There are plenty of legitimate arguments against the ploy by some Democrats to fund the primary campaigns of Trumpy, extreme right-wing candidates in hopes of setting up an easier general election contest. But … it worked. So Kevin has a few words for the Republican voters who fell for it: “​​The best kind of mark for a con artist is a dumb person who thinks he is smart—or a smart person who isn’t quite as smart as he thinks he is. The right-wing populists who got behind these Democrat-funded candidates knew what they were doing—it wasn’t a secret who was controlling the money that was deciding those primary races. But they went along with the con, turning out in the primaries to elect the people the Democrats spent tens of millions of dollars trying to support. That’s because they believe their own bull.”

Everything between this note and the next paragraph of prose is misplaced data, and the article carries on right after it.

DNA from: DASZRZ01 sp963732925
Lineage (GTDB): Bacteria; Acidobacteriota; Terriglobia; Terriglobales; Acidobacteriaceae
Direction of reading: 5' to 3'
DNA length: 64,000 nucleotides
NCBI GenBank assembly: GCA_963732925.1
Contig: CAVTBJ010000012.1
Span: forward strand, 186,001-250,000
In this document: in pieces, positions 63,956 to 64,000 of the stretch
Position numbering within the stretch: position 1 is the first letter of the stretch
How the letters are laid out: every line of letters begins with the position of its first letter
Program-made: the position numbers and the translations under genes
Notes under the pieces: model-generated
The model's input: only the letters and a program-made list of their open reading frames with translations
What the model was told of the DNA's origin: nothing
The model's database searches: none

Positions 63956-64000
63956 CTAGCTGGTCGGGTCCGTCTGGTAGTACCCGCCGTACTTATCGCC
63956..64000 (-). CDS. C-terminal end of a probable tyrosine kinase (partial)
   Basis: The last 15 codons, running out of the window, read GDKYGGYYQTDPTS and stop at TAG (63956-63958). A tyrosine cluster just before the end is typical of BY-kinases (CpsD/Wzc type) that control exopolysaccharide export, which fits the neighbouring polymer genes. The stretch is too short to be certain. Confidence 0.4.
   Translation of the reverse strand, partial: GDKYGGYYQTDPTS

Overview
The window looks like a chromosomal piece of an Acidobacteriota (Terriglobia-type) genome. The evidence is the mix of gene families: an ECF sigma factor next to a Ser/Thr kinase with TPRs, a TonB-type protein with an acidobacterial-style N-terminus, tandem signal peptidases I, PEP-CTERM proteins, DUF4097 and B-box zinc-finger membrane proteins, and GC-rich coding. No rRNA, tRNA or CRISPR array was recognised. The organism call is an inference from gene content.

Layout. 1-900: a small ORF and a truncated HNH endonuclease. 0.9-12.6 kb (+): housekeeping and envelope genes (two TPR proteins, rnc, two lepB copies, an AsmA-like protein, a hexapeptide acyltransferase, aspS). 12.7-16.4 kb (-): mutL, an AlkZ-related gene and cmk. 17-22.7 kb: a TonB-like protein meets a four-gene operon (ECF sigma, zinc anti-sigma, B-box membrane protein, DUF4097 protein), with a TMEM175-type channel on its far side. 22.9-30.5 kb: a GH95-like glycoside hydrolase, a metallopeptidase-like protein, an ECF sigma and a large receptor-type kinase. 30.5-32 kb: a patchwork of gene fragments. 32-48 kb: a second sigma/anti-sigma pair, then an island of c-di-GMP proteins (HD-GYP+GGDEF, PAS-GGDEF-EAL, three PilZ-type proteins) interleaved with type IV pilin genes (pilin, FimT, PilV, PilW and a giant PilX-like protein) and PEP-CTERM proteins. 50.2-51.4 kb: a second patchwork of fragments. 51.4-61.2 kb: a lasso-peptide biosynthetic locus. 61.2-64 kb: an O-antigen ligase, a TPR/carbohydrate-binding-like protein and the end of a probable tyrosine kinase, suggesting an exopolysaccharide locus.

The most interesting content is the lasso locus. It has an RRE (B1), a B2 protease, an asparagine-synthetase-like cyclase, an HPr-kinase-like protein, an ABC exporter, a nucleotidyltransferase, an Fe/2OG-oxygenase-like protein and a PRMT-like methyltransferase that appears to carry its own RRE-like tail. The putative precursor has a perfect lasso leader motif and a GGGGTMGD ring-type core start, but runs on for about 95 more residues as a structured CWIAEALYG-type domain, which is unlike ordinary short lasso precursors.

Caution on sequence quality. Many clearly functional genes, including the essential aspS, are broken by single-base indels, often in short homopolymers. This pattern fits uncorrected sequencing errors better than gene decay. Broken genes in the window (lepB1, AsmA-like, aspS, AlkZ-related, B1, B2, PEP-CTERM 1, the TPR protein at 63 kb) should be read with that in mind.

And a few more things you might have missed: 

  • She wasn’t even on the ballot, having lost her primary back in August, but Liz Cheney might have had the last laugh in the midterms. In Boiling Frogs (🔒), Nick writes that “a small yet meaningful contingent of right-leaning MAGA skeptics are making the difference for Democrats in close elections where Trumpy candidates are on the ballot.”
  • It wasn’t all midterms and future of the GOP this week. In The Current (🔒), Klon writes about how China’s rise as an economic and technological power was dependent upon on theft and espionage, and that it’s been going on for a very long time.